“The phone has done a good job of providing useful information from a single source,” he says. “The consumer wants a unified experience; and the phone will likely continue to be the collection and display point for other connected devices.” This will ultimately lead to what he calls “a layered array of distributed computing and general info-materials, with the smartphone as gatekeeper.”
Morgan says that consumer behavior is changing the smartphone’s look and functionality and driving the development of its ecosystem already. Like Gillott, he foresees a separation of is voice and visual functions.
“The phone will disappear as something we hold,” Morgan says. “It will become, for example, a sticker you put behind your ear, powered by your own body, with the screen in your eyes. We no longer only use the phone for a voice. We are moving from an ear-based concept to an eye-based concept. If we increase the viewing space available, with a scrollable screen, for example, the voice part could be compressed into, say, a smartwatch.”
Voice is no longer the key functionality, he believes. “Voice capabilities are seeping into everything, computers, watches, automobiles, televisions and more.”
This, he says, is the way all technology evolves: “Over the long term, all technology will become ubiquitous. It will be available to us wherever we want it or need it. When we don’t want it, it will be invisible, in the background.”
Google Glass forward
Morgan firmly believes in the future of wearables, and especially in “smartglasses,” such as Google Glass, currently being prepared for mass marketing. “The voice part of the smartphone will move to something very simple,” he says. “The screen part of the smartphone moves to glasses. Information will be sent straight to your field of vision.”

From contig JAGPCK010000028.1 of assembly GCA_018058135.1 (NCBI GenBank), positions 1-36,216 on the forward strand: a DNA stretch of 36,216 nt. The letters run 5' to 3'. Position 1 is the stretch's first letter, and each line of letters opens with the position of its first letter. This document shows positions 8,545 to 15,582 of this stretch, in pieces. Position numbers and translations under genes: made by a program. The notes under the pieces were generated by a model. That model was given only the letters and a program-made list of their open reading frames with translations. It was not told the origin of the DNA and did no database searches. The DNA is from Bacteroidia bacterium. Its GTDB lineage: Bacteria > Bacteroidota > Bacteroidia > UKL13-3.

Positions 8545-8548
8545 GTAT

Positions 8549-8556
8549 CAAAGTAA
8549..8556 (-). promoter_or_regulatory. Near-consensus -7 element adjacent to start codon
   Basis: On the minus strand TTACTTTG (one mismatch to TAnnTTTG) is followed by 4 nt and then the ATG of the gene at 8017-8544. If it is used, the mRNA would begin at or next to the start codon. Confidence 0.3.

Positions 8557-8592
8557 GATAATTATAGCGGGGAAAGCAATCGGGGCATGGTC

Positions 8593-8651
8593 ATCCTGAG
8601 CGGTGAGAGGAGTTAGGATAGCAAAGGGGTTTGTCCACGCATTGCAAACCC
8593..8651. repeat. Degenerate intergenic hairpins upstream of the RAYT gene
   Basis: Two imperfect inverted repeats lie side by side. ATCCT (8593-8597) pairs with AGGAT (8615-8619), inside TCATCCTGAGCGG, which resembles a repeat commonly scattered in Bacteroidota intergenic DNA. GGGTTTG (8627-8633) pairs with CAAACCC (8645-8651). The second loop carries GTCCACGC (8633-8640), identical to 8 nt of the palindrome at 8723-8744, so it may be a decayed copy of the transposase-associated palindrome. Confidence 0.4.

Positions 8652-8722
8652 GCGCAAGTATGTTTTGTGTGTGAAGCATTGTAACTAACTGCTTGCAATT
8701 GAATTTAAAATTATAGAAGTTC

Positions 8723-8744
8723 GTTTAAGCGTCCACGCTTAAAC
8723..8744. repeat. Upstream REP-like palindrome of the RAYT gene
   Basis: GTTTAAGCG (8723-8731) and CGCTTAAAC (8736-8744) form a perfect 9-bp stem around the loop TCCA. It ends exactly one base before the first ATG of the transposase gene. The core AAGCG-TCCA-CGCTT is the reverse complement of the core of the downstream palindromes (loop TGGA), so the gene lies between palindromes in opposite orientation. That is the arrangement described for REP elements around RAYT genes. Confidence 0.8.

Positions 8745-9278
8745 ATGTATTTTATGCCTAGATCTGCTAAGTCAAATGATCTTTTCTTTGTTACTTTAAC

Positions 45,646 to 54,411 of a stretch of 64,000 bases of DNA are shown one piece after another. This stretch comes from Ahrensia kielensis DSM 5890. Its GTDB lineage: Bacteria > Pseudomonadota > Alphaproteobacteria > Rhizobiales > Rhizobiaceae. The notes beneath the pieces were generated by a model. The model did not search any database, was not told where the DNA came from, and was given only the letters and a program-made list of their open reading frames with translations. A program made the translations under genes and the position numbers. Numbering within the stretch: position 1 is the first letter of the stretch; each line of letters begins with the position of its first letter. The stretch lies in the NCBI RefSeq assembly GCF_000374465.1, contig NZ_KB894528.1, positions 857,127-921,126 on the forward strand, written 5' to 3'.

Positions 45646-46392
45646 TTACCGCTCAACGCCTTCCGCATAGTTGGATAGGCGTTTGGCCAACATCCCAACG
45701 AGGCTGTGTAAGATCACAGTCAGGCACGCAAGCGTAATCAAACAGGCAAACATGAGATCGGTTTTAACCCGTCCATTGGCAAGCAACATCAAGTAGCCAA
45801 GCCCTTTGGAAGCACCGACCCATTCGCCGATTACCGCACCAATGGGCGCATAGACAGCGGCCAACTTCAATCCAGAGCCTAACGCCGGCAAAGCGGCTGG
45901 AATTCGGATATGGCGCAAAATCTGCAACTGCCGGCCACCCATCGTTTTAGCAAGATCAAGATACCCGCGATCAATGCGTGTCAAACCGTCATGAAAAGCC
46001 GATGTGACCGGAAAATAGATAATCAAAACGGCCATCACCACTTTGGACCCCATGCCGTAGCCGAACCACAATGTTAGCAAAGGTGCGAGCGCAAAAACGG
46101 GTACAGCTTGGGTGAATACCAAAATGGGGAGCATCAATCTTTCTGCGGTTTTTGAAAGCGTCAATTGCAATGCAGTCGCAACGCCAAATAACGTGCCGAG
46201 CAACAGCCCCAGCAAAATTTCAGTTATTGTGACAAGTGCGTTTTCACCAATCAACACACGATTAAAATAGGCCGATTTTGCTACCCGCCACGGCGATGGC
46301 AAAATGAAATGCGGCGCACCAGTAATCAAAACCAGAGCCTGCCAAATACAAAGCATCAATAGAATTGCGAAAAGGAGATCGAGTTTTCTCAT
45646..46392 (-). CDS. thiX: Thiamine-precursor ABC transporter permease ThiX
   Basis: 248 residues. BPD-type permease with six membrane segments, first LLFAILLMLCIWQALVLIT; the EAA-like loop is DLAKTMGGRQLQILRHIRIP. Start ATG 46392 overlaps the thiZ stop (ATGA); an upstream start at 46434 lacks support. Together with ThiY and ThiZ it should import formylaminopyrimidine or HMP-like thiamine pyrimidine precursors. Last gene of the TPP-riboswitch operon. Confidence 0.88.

Among other wearables, he foresees an in-ear speaker, perhaps located just behind the ear, so that the user does not lose sound from the environment, as well as wristbands that constantly monitor the user’s physical condition.
“The closer the devices get to the human body,” Morgan says, “the closer they are to being ubiquitous.”
The devices we will use in the future, he adds, will be a portal that connects both our digital and real environments. As a result, “we will be constantly producing data to a certain end, and we will always be able to access the data we want and need at any time.”
Two practical obstacles remain to be solved: perfecting the voice recognition function that activates and runs things like smartglasses and extending battery power so the devices don’t need to be recharged frequently. But he is confident that it is just a matter of time before these issues are resolved.
“For example, we are starting to see low-power smartphone chips that are solely dedicated to the constant monitoring of every motion and sounds a user makes just to keep the phone aware of the user’s contextual situation,” he says.
Will anything not change?
With all these changes in the smartphone ahead, will anything at all remain of the familiar device we use today?
“The shiny black box we know today could be with us for a while,” Gillott says. “It actually works very well.”
Morgan believes that, despite the growing popularity of touchscreen interfaces, the keyboard will stay with us for some time too. “In terms of writing text, the keyboard remains the most efficient method,” he says.
Siegfried Mortkowitz is a regular contributor to Open Mobile Media.
(For part one of the series, see Wearables, ubiquity and the future of the smartphone, part I.)
For all the latest mobile trends, check out The Open Mobile Summit on May 19-20 in London, Telematics Detroit 2014 on June 4-5 in Novi, Michigan, Wallet Wars USA on June 17-18 in New York and The Open Mobile Summit and Appcelerate in November in San Francisco.